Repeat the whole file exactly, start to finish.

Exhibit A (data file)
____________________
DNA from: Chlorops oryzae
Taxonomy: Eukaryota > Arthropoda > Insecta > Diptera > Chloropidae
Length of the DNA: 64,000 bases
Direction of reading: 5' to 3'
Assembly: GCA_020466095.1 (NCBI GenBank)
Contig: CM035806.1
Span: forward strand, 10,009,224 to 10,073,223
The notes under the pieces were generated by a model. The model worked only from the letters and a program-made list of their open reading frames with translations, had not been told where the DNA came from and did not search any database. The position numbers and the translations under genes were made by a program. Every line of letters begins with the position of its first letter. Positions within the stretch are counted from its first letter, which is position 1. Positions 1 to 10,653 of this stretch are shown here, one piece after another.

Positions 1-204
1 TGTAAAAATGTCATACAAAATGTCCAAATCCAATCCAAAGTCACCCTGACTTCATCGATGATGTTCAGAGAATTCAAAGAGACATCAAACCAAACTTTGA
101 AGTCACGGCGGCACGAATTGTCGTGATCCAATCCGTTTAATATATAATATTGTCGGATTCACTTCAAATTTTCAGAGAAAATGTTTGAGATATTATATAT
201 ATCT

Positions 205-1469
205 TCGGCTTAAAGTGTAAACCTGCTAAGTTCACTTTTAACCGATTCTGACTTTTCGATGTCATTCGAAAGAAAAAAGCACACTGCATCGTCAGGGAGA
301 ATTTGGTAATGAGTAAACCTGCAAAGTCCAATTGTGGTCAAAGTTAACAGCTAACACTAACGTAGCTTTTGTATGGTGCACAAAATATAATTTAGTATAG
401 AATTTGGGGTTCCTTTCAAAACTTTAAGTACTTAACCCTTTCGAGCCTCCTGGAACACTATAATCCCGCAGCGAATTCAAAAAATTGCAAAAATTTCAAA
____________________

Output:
DNA from: Chlorops oryzae
Taxonomy: Eukaryota > Arthropoda > Insecta > Diptera > Chloropidae
Length of the DNA: 64,000 bases
Direction of reading: 5' to 3'
Assembly: GCA_020466095.1 (NCBI GenBank)
Contig: CM035806.1
Span: forward strand, 10,009,224 to 10,073,223
The notes under the pieces were generated by a model. The model worked only from the letters and a program-made list of their open reading frames with translations, had not been told where the DNA came from and did not search any database. The position numbers and the translations under genes were made by a program. Every line of letters begins with the position of its first letter. Positions within the stretch are counted from its first letter, which is position 1. Positions 1 to 10,653 of this stretch are shown here, one piece after another.

Positions 1-204
1 TGTAAAAATGTCATACAAAATGTCCAAATCCAATCCAAAGTCACCCTGACTTCATCGATGATGTTCAGAGAATTCAAAGAGACATCAAACCAAACTTTGA
101 AGTCACGGCGGCACGAATTGTCGTGATCCAATCCGTTTAATATATAATATTGTCGGATTCACTTCAAATTTTCAGAGAAAATGTTTGAGATATTATATAT
201 ATCT

Positions 205-1469
205 TCGGCTTAAAGTGTAAACCTGCTAAGTTCACTTTTAACCGATTCTGACTTTTCGATGTCATTCGAAAGAAAAAAGCACACTGCATCGTCAGGGAGA
301 ATTTGGTAATGAGTAAACCTGCAAAGTCCAATTGTGGTCAAAGTTAACAGCTAACACTAACGTAGCTTTTGTATGGTGCACAAAATATAATTTAGTATAG
401 AATTTGGGGTTCCTTTCAAAACTTTAAGTACTTAACCCTTTCGAGCCTCCTGGAACACTATAATCCCGCAGCGAATTCAAAAAATTGCAAAAATTTCAAA